May 24, 2014
Six weeks after the grandest victory of his career, Buddy Rice is waiting in the White House Rose Garden on a humid July afternoon to receive a congratulatory handshake from the President of the United States.
The moment – as did the impromptu celebration in a Pagoda garage with the Rahal Letterman Racing team on a stormy Sunday at the Indianapolis Motor Speedway – passes quickly. The memories, however, are forever.
“It went by fast. I didn’t think about it really until a while ago,” Rice says at the Speedway during an impromptu reunion of team personnel from the 2004 Indianapolis 500 Mile Race victory at the Rahal Letterman (and now) Lanigan Racing hospitality unit.
Rice, driving the No. 15 Argent Mortgage-sponsored car, won the pole position and the crew won the Pit Stop Competition heading into Race Day.
After a morning rain delay, the race began two hours behind schedule. After 27 laps, rain began to fall again and threatened to wash out the rest of the day. But after a delay of almost two hours, the race resumed. Following a round of pit stops on Laps 170-171, with Rice leading Tony Kanaan and Dan Wheldon, rain started falling on Lap 174. A severe thunderstorm was approaching Central Indiana and the race was halted after the completion of Lap 180 (20 short of the duration).
Rice, of Phoenix, became the first American winner since Eddie Cheever Jr. in 1998 in the first rain-shortened 500 since 1976.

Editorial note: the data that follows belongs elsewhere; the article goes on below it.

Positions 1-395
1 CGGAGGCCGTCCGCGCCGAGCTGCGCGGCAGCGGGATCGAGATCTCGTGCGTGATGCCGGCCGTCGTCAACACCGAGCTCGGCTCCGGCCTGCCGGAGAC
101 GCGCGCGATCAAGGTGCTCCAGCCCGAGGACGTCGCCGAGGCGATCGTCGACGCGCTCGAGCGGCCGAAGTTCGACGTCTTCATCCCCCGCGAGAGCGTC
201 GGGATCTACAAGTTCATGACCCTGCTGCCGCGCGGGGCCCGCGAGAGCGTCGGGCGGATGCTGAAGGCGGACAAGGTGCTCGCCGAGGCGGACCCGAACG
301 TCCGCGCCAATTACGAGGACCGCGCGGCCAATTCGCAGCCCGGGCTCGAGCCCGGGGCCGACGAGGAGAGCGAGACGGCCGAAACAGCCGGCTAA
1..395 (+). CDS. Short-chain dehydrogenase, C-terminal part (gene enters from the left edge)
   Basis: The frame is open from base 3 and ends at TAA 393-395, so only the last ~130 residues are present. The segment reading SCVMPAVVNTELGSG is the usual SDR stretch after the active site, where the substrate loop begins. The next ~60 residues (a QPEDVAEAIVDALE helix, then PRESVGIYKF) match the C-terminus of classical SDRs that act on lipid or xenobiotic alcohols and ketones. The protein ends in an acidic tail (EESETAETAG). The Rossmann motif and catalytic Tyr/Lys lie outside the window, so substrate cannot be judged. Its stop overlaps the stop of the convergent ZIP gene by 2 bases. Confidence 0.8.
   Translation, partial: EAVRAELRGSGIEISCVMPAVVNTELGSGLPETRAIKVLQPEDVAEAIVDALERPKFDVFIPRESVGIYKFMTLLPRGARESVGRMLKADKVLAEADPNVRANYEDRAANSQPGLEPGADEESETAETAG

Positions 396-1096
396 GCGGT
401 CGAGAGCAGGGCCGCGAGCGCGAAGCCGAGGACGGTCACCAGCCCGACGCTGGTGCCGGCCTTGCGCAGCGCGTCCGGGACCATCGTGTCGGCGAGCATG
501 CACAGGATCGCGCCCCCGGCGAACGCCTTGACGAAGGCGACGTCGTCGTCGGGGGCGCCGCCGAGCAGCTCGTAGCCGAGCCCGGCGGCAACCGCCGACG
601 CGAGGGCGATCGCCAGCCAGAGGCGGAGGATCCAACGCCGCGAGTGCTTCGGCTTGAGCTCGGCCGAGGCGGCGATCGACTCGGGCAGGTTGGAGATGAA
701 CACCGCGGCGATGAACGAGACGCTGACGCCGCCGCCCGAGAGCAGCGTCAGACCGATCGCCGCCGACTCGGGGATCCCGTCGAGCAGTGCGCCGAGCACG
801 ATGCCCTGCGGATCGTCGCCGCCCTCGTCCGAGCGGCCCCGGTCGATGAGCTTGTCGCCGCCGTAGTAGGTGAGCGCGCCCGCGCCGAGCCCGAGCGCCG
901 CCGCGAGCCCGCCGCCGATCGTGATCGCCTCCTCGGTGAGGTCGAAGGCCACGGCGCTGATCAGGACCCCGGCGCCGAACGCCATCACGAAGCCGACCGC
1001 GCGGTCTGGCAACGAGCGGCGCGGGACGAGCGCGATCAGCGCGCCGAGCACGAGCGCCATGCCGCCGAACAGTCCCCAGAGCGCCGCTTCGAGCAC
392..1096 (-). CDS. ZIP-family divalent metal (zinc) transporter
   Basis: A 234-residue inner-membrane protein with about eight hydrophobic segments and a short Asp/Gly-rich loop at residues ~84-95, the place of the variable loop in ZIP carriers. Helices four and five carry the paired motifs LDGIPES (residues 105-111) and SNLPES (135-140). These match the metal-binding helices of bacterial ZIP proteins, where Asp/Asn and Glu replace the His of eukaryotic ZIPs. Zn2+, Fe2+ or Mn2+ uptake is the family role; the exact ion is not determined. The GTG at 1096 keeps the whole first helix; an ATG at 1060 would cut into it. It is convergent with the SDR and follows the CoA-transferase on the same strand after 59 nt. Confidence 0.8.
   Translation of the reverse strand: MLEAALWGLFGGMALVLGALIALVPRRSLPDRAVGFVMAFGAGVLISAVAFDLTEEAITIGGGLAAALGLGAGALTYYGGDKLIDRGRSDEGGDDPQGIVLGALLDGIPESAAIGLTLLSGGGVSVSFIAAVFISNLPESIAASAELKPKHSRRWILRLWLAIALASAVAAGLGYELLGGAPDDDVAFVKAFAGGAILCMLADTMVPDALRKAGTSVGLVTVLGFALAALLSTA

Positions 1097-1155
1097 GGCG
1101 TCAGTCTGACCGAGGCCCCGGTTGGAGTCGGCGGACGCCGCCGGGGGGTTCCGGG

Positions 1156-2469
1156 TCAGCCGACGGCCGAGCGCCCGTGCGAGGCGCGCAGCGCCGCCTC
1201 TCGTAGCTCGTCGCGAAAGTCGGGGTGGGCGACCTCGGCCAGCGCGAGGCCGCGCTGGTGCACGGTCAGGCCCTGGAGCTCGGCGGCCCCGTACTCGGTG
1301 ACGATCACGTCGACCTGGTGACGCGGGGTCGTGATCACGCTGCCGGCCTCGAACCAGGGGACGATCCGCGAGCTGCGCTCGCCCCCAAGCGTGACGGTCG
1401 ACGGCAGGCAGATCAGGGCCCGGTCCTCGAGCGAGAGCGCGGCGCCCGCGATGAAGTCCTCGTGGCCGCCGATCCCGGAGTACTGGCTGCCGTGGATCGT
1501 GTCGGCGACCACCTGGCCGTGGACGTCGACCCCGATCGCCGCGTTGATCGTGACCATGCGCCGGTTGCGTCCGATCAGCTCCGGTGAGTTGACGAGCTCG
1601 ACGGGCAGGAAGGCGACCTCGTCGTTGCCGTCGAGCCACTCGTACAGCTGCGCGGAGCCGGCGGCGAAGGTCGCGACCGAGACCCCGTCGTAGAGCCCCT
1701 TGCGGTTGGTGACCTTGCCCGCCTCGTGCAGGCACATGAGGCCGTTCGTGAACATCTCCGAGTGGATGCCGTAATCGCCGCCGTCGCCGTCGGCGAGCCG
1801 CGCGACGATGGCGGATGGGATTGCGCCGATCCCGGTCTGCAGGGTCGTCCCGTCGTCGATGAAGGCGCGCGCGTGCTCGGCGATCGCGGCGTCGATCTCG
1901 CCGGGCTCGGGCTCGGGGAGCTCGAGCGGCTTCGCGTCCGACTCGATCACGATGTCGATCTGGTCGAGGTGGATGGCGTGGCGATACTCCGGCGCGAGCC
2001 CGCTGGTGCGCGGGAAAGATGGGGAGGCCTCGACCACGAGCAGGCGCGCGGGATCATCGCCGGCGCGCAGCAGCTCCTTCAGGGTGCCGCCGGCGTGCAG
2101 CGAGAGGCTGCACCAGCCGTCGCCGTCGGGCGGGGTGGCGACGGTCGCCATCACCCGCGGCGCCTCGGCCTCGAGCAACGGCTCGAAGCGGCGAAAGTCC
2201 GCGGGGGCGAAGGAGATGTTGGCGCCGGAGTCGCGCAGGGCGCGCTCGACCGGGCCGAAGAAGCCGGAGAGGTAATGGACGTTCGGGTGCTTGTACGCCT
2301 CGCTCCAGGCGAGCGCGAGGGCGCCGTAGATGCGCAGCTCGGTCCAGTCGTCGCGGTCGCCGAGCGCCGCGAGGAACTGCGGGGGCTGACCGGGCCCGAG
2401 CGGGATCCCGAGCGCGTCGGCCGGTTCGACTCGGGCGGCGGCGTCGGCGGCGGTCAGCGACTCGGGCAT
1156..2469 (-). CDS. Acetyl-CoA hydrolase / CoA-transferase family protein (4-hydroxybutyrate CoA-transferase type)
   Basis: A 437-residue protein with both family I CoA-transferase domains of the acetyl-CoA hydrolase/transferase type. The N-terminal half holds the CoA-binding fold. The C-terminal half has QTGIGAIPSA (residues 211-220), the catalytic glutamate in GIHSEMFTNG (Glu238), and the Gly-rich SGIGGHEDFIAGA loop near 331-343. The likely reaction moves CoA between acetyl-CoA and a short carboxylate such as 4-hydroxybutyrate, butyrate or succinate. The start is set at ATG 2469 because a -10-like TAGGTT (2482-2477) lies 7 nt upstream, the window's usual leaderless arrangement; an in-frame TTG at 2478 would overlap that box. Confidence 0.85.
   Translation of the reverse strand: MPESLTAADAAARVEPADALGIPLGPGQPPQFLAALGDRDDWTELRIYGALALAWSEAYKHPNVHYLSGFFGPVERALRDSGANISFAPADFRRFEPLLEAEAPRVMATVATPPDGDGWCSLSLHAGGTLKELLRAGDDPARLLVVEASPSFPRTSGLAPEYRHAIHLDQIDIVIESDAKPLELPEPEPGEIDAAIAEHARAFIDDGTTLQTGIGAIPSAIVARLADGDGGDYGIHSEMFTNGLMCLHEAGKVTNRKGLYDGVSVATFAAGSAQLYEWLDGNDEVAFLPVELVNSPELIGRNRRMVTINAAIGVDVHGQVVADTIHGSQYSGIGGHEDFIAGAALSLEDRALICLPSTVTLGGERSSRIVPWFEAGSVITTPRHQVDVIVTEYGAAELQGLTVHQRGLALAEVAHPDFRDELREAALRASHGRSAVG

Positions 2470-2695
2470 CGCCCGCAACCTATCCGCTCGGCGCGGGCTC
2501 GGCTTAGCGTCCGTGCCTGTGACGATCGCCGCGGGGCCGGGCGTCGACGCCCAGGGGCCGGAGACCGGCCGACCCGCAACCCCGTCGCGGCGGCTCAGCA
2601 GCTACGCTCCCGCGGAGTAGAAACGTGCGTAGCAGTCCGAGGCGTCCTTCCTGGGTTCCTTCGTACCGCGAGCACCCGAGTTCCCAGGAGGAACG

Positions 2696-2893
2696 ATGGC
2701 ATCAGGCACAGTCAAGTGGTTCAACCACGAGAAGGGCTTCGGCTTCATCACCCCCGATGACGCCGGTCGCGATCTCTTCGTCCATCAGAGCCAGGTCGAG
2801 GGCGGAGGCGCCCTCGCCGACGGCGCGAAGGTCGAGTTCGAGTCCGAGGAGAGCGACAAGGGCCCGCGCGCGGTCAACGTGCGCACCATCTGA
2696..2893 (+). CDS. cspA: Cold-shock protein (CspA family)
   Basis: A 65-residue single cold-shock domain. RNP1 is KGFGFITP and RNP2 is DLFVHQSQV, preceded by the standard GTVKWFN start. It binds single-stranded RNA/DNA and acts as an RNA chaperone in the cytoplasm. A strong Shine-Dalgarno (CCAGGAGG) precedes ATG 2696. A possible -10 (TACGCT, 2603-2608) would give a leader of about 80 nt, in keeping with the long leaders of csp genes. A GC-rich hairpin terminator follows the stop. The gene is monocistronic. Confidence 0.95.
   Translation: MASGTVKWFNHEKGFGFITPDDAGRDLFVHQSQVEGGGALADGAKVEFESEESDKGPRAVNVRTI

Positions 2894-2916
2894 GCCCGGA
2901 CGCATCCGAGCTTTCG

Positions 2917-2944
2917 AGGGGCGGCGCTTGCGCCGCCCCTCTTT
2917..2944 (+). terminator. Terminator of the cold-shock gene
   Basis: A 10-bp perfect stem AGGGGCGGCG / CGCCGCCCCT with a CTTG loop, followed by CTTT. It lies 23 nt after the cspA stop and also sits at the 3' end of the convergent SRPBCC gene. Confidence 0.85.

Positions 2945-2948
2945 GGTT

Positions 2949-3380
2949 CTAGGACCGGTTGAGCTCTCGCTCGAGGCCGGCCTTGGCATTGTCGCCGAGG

“It was a great day for everybody involved. It was unique in that we had the tornadoes, it started late, it was delayed, it was shortened, the first year with (David) Letterman having his name on the team. It was cool,” said Rice, who is a spotter for Indy 500 rookie James Davison.
Rice last competed at the Speedway in 2011, qualifying seventh in a Panther Racing car, and had irons in the fire to run in 2013 and this May. Sponsorship deadlines passed, and Rice didn’t want to enter the “500” without preparation he wanted.
“If I would do it, I would want to run the whole week and be prepared, do it correctly and have a shot,” he said. “I just don’t want to show up a day or two and go for it. I finished off here in 2011 with Panther. I qualified seventh and had a shot at winning. I showed up after two years and ran strong.
“I left here on a good note and if I come back I’m going to come to give myself a shot. It demands respect to do it the right way.”